Abarim Publications' online Biblical Hebrew Dictionary
The root-verb פתה (pata) is thought to mean to be spacious, wide or open, but, as BDB Theological Dictionary chivalrously submits, the relationship between this root and its derivatives, which all have to do with being simple and easily persuaded, is not very well understood.
BDB suggests it may be because simple-minded people are open for all kinds of enticements, but here at Abarim Publications we surmise that this verb expresses the kind of feeble footing one may expect from the flats of swampy mud that exists between water (total ignorance) and dry land (full understanding). In fact, it seems that the primary usages of this verb describe the mental equivalent of the slowly growing of landmass by means of sedimentation:
In Genesis 9:27, Noah wishes that God יפת ליפת (yapet le yapet), or "make wide Japheth" (twice the same word). With the memories of the great flood still fresh and haunting, Noah reviews the general qualities of his three sons (which obviously describe the three great categories of human mentality, manifested in the many various wisdom traditions; see our article on the name Noah), and Japheth will be the son of the muddy transition.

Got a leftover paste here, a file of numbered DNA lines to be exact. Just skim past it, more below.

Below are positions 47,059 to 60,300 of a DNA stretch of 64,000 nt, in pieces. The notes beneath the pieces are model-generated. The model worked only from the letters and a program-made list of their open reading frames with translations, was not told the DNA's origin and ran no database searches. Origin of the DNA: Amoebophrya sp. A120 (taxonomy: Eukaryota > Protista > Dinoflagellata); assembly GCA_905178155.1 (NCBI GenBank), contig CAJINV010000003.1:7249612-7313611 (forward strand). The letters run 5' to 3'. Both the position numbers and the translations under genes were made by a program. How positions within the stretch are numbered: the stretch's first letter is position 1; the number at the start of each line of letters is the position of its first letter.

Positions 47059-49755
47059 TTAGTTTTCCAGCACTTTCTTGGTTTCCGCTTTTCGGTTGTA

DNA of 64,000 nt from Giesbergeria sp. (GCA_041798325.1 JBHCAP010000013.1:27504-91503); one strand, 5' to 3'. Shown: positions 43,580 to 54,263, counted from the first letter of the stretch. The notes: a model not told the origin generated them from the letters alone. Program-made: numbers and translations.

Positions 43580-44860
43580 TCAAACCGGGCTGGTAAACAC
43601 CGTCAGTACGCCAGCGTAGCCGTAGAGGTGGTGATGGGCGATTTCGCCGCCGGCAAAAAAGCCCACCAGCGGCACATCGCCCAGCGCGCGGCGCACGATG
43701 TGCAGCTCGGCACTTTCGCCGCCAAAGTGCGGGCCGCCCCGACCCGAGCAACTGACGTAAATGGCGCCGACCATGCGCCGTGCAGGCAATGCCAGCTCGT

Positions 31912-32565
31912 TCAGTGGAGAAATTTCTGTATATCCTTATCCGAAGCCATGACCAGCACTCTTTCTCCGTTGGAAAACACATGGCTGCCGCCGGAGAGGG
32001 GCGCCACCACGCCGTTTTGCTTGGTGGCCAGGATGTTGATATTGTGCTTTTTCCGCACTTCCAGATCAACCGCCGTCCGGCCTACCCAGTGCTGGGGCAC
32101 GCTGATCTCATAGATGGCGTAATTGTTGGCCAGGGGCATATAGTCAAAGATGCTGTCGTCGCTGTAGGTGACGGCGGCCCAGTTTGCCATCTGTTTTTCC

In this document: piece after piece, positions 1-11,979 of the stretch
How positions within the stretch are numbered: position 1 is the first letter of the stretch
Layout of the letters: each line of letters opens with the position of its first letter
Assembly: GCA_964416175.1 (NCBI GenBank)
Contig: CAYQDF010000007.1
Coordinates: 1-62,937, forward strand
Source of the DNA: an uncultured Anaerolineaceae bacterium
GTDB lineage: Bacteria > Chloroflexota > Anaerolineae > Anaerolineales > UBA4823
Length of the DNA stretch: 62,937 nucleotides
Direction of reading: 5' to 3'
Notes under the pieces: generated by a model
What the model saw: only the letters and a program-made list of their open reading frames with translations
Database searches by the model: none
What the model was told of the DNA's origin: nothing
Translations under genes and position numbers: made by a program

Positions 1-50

Proverbs 20:19 and 24:28 urge the reader to not be or associate with one who pata his שפה (sapa, meaning lip or speech). These sayings probably employ a colloquial expression that describes someone who blabbers about things he knows little about and makes up the details he misses, which thus results in speech as solid as mud. Note that the word שפה (sapa, meaning lip, has the appearance of belonging to a cluster of words that all have to do with a phase of transition (as is סוף, suph, denoting the reeds that grow on the border between water and dry land).
This verb's only derived noun, the masculine פתי (peti) means simplicity, or a being "muddy of mind," where dry land denotes true understanding and water total ignorance. It occurs only in Proverbs 1:22: "How long, simple ones (פתים, petim), will you love simplicity (פתי, peti)?".
From this noun comes the denominative verb פתה (pata), which is identical to the root-verb, and some lexicons (HAW Theological Wordbook of the Old Testament for instance) make no distinction between the two. But whether this verb is separate or the same as the root-verb, it means to be simple or foolish (Job 5:2, Hosea 7:11). People that display the behavior described by this verb are easily persuaded (Exodus 22:16, Hosea 2:16) or deceived (2 Samuel 3:25, Proverbs 24:28).
Also see the verb פתח (patah I) meaning to open.